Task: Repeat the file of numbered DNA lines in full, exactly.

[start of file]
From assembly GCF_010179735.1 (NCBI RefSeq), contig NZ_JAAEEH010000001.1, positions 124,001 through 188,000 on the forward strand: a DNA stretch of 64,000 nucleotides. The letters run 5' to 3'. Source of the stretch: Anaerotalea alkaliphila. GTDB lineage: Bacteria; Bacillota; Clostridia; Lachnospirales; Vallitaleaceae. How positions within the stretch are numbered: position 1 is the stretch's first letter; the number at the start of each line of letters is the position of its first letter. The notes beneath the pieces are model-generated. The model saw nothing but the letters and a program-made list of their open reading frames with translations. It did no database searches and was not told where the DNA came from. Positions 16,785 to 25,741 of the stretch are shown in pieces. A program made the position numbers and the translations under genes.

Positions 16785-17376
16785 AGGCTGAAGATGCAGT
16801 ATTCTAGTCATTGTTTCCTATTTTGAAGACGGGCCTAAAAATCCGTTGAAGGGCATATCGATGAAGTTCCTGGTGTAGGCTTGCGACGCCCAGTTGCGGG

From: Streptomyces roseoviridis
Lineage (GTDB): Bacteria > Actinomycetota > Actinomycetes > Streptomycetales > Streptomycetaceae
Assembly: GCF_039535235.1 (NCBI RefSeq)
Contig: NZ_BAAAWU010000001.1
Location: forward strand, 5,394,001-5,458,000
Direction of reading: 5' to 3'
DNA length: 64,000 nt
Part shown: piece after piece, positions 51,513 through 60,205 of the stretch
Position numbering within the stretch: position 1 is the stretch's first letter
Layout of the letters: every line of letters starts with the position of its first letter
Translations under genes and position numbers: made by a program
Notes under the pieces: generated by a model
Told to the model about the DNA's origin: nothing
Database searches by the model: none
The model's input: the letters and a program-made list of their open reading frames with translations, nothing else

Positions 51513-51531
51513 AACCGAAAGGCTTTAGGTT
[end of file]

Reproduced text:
From assembly GCF_010179735.1 (NCBI RefSeq), contig NZ_JAAEEH010000001.1, positions 124,001 through 188,000 on the forward strand: a DNA stretch of 64,000 nucleotides. The letters run 5' to 3'. Source of the stretch: Anaerotalea alkaliphila. GTDB lineage: Bacteria; Bacillota; Clostridia; Lachnospirales; Vallitaleaceae. How positions within the stretch are numbered: position 1 is the stretch's first letter; the number at the start of each line of letters is the position of its first letter. The notes beneath the pieces are model-generated. The model saw nothing but the letters and a program-made list of their open reading frames with translations. It did no database searches and was not told where the DNA came from. Positions 16,785 to 25,741 of the stretch are shown in pieces. A program made the position numbers and the translations under genes.

Positions 16785-17376
16785 AGGCTGAAGATGCAGT
16801 ATTCTAGTCATTGTTTCCTATTTTGAAGACGGGCCTAAAAATCCGTTGAAGGGCATATCGATGAAGTTCCTGGTGTAGGCTTGCGACGCCCAGTTGCGGG

From: Streptomyces roseoviridis
Lineage (GTDB): Bacteria > Actinomycetota > Actinomycetes > Streptomycetales > Streptomycetaceae
Assembly: GCF_039535235.1 (NCBI RefSeq)
Contig: NZ_BAAAWU010000001.1
Location: forward strand, 5,394,001-5,458,000
Direction of reading: 5' to 3'
DNA length: 64,000 nt
Part shown: piece after piece, positions 51,513 through 60,205 of the stretch
Position numbering within the stretch: position 1 is the stretch's first letter
Layout of the letters: every line of letters starts with the position of its first letter
Translations under genes and position numbers: made by a program
Notes under the pieces: generated by a model
Told to the model about the DNA's origin: nothing
Database searches by the model: none
The model's input: the letters and a program-made list of their open reading frames with translations, nothing else

Positions 51513-51531
51513 AACCGAAAGGCTTTAGGTT